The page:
Bed Bath & Beyond is struggling. The stock is down over 40 percent in the past 12 months. The company is investing to boost their online presence but the strategy has only produced mixed results. Competition from third party sellers like Amazon has been fierce. What can Bed Bath & Beyond or any company that has an ecommerce site do to stem the tide of lost customers, revenues or reduce profitability? My recommendation: study the failures of Staples.
When I started my business in 1988, Staples was in its infancy. There were many office products companies, but Staples carried large inventories, had good customer service and catered to the small business owner like me. When I walked into my local Staples, it made me feel good. It was like I was in office supply heaven. The selection, the colors, and the prices were spectacular. I would walk out of the store with a full shopping cart. As I loaded the trunk of my car and started my trip home I was eager to unpack. I knew my purchases would make me better organized, efficient and assist in bringing more revenue to my start-up.
Bed Bath & Beyond has always created the same feeling. I would walk into any location with an empty basket, and by the time I circled the store, my cart would be filled with cool stuff at good prices. I’m lucky to live in Manhattan where one of the largest Bed Bath & Beyond locations is just a short walk away. It’s a massive, magnificent structure built in 1896 designed in the Beaux-Arts Style replicating famous buildings in Europe. It originally housed the Siegel-Cooper Department Store. The building exudes warmth and history. What else could a customer ask for?
What can Bed Bath & Beyond learn from Staples? They can learn what not to do. Bed Bath & Beyond, like Staples, has products that lend themselves to be sold online. Household furnishings, small appliances, bedding and electronics, like pens, pencils, and paper don’t need to be tried on to see if they fit. When Staples changed their business model to keep up with the times, that feeling I had when shopping in the store was lost. The human connection was destroyed. So what is the solution? Create an online atmosphere that is not anonymous and antiseptic. Provide customers with a choice to either self-serve or work closely with a personal advisor who has a name with his/her background information, photo and contact data. It is imperative that companies transferring their brick and mortar sales to ecommerce maintain a personal connection. Otherwise, their products become commoditized and an easy prey for the competition, most likely Amazon.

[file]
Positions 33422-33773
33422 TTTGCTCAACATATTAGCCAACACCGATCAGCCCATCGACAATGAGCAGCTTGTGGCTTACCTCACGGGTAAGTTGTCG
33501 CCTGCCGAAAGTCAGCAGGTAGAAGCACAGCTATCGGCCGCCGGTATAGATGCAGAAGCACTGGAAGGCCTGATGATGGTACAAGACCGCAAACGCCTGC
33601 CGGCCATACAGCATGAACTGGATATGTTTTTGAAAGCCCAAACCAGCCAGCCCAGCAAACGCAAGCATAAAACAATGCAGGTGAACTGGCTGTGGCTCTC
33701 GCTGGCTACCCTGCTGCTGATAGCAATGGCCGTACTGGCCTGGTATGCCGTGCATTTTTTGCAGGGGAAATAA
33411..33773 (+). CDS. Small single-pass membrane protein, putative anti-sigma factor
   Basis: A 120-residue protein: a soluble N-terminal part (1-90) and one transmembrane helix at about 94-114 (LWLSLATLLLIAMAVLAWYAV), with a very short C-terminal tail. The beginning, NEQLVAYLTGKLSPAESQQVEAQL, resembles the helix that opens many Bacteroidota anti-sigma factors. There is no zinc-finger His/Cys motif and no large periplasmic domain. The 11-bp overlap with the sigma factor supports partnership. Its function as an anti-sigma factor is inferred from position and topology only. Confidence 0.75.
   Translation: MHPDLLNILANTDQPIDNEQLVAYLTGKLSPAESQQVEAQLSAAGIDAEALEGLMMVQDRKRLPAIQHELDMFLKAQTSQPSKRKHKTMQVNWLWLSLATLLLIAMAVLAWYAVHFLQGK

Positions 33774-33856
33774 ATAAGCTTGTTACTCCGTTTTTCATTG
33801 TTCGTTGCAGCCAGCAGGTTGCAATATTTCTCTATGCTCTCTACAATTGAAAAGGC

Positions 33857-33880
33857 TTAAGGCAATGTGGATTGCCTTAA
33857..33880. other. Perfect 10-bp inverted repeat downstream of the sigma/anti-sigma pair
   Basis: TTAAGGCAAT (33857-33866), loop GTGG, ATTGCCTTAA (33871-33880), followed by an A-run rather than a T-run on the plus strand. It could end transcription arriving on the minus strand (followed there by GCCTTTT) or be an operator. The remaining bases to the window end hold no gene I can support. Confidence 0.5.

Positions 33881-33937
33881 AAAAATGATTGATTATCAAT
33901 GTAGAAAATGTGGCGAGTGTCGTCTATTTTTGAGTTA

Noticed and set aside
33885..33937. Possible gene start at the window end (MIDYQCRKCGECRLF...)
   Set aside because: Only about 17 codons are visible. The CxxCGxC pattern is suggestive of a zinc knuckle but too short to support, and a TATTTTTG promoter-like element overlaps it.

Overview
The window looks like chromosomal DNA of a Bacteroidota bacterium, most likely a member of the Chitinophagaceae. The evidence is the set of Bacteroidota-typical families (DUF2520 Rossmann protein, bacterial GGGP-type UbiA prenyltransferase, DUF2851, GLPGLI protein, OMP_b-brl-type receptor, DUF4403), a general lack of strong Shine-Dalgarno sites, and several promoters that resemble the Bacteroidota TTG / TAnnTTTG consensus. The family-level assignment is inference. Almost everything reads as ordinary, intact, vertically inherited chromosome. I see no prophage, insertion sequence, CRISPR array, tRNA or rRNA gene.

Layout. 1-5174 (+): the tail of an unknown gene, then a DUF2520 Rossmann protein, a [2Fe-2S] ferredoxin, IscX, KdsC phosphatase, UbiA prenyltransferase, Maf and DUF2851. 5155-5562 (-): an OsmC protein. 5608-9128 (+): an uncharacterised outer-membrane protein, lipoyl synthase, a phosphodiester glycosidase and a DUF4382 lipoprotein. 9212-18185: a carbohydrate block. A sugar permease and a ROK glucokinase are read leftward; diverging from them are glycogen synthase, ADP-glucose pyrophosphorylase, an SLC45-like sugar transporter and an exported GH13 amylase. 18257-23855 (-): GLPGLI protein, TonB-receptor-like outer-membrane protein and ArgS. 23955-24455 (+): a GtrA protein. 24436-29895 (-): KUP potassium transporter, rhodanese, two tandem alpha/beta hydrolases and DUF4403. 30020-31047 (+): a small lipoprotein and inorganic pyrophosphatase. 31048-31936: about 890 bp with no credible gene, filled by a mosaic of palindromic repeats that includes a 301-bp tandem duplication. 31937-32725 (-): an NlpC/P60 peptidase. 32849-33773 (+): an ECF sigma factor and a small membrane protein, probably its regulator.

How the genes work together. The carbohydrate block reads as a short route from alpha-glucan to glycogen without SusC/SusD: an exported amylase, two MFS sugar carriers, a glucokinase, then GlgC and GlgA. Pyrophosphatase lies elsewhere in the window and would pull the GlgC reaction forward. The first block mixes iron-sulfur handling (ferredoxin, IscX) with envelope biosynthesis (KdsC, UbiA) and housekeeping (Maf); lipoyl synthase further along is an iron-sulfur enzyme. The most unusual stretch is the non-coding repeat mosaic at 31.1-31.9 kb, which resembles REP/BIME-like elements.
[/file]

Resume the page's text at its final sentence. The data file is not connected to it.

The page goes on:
The only way that ecommerce can be a winner for any company is to design the site as a remote store, with all of the advantages and benefits of the personal connection between a customer and an associate. Going online can create the same feeling that I use to experience going into a Staples or Bed Bath & Beyond physical store.
Bottom line: customers will return to your ecommerce site if it designed with relationship at its core. Repeat business is generated by building relationships. The concept is similar to putting the customer at the top of the company’s organization chart. Put building relationships, making human and personal connections at the top of your company’s ecommerce platform. Learn from Staples mistakes.